‧Date of Birth: July 1, 1956
‧Date of Death: June 12, 2022
‧Place of Birth: Yunlin County, Taiwan
‧Did You Know?
In his career in Taiwanese puppet theater, Vincent Huang took on more than 3,000 roles, sometimes jumping from a low-end male voice to a high-pitched female voice within seconds. The range and variation of the voices he performed earned Huang earned him a reputation among fans as "the man of many octaves."
Vincent Huang was born in the county of Yunlin in southern Taiwan. He was the child of a family well established in Taiwanese puppet theater, with his grandfather, Huang Hai-tai (黃海岱), a famous puppet master and the founder of the puppet theater troupe Wuzhouyuan and his father, Huang Chun-hsiung (黃俊雄), the creator of the popular TV puppet show "The Great Warrior of Yunzhou (雲州大儒俠)" in the 1970s.
Huang spent all of his childhood in theater classes before moving to Tainan for high school. Although his father expected Huang to follow in his footsteps and take over the family business, he never made any moves to compel or force him to do so, and so Huang tried his hand at a variety of different interests, including forming a band that specialized in Western music with his brother, Huang Chiang-hua (黃強華). However, he eventually felt that the environment in Taiwan was not suitable for a band like theirs, and so he ultimately decided it was time to return to the family business and start a career in puppet theater. Although Huang did not actively study the art when he was a child, the various skills of operating the puppets and doing voice work came to him almost naturally, having seen so much of them over the years. Before he officially took on voice performance, Huang once asked his seniors in the troupe to arrange an opportunity for him to perform publicly, but as soon as he took the stage, he completely lost his nerve and could only manage to get out about five lines before he couldn’t carry on. He was utterly humiliated. He had always thought performing couldn’t be that hard, but the moment he actually went on stage, he became profoundly aware of just how difficult it was, and as a result, he decided to adopt a much humbler attitude towards learning the art.
The dialogue in Taiwanese puppet theater is primarily in Taiwanese, demanding elegant, fluid pronunciation. The art is also characterized by a distinctive tradition of having one person handle all the voices, meaning all the characters, whether male or female, young or old, are voiced by the leader of the troupe, one person playing every role. All of these were a tremendous challenge for Huang, having grown up during a period when the Taiwanese language was being ruthlessly suppressed. As a result, his Taiwanese was not particularly fluent, but despite that, he still had to take on the voice acting task, putting him under some not insubstantial pressure. Huang once noted that the grammatical differences between Mandarin and Taiwanese were so big that it took him some two years of hard work to finally be able to speak Taiwanese fluidly and up to the standard of his father.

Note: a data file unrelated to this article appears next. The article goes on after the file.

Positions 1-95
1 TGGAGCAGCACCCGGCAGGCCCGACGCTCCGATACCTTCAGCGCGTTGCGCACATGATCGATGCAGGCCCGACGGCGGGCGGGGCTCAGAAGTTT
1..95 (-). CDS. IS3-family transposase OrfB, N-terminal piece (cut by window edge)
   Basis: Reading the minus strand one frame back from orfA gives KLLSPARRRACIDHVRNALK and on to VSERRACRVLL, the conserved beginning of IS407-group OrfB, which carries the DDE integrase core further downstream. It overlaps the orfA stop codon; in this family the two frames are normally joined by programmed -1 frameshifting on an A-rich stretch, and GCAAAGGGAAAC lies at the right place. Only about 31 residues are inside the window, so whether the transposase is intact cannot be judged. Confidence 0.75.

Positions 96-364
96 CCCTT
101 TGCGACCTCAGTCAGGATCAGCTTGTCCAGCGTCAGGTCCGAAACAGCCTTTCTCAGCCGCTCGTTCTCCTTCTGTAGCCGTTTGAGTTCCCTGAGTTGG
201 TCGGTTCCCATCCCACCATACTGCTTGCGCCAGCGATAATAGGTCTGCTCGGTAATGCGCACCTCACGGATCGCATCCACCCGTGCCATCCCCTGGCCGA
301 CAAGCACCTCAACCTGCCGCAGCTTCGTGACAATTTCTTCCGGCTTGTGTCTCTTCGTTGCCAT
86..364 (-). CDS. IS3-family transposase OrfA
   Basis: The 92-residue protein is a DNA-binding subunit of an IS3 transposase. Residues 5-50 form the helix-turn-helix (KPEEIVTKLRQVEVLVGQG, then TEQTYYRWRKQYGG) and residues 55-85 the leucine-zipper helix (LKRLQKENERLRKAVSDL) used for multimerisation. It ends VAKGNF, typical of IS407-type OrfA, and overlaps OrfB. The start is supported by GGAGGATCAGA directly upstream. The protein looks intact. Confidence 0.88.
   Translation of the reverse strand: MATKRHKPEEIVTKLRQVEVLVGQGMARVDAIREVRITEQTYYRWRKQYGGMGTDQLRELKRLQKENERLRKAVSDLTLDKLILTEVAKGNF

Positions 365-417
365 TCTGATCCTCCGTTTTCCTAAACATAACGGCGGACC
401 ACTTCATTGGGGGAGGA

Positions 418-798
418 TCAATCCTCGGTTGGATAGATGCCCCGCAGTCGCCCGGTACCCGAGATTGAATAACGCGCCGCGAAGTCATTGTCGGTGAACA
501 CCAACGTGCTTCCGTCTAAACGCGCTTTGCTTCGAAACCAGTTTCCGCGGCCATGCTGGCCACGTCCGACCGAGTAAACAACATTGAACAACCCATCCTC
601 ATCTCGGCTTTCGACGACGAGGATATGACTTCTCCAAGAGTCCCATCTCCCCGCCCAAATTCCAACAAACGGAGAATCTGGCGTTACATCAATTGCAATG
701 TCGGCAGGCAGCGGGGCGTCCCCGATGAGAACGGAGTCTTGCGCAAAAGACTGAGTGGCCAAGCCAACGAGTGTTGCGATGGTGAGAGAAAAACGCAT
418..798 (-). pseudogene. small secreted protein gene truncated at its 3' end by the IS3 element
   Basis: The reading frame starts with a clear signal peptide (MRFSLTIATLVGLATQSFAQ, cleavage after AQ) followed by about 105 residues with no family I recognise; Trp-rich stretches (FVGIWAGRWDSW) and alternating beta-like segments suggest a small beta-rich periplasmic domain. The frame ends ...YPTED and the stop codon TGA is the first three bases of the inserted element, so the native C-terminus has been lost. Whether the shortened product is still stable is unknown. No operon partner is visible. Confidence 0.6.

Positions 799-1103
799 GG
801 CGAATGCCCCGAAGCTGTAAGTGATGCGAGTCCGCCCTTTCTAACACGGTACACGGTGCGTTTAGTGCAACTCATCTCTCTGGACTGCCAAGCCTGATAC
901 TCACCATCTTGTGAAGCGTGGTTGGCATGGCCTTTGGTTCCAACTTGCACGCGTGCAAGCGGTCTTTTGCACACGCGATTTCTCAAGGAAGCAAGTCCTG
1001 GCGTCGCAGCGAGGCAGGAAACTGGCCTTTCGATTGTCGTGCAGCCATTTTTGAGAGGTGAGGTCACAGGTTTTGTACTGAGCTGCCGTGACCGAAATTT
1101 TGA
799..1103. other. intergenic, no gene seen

In the early days, the shows had to set scripts, and they were entirely passed down orally. Most of the performances were impromptu, and since there was no official written record, it was considered pretty good if the puppeteer could remember 70% or 80% of the performance after he’d finished. In the process of passing them along, though, a lot of things can be forgotten, fall out of memory, or generally be left behind, and so Vincent Huang took it upon himself to start producing scripts to better preserve the shows. He also spent many years studying the Taiwanese language used in traditional puppet theater, which is not quite the same as modern vernacular Taiwanese. Although it took a lot of effort, Huang’s efforts have ultimately proven successful, helping greatly in the more thorough preservation of this traditional art.
In 1996, Huang and his brother, Huang Chiang-hua, established Pili International Multimedia Co., Ltd. as a television puppetry enterprise to promote the Pili Puppetry Theatre they had created. Pili Puppetry is characterized by its fantastic sound and light effects, and in recent years, it has even begun to incorporate computer effects, animated backgrounds, and even live filming. The Huang family’s Taiwanese puppet theater has evolved from its early years as a traditional outdoor stage performance into a modern television show, and recently, even made it to the big screen in movie form. The film "Demigod: The Legend Begins," released by Pili, won numerous awards at the 2022 Taipei Film Awards, and Huang won the award for technical excellence for his vocal performance in the film.
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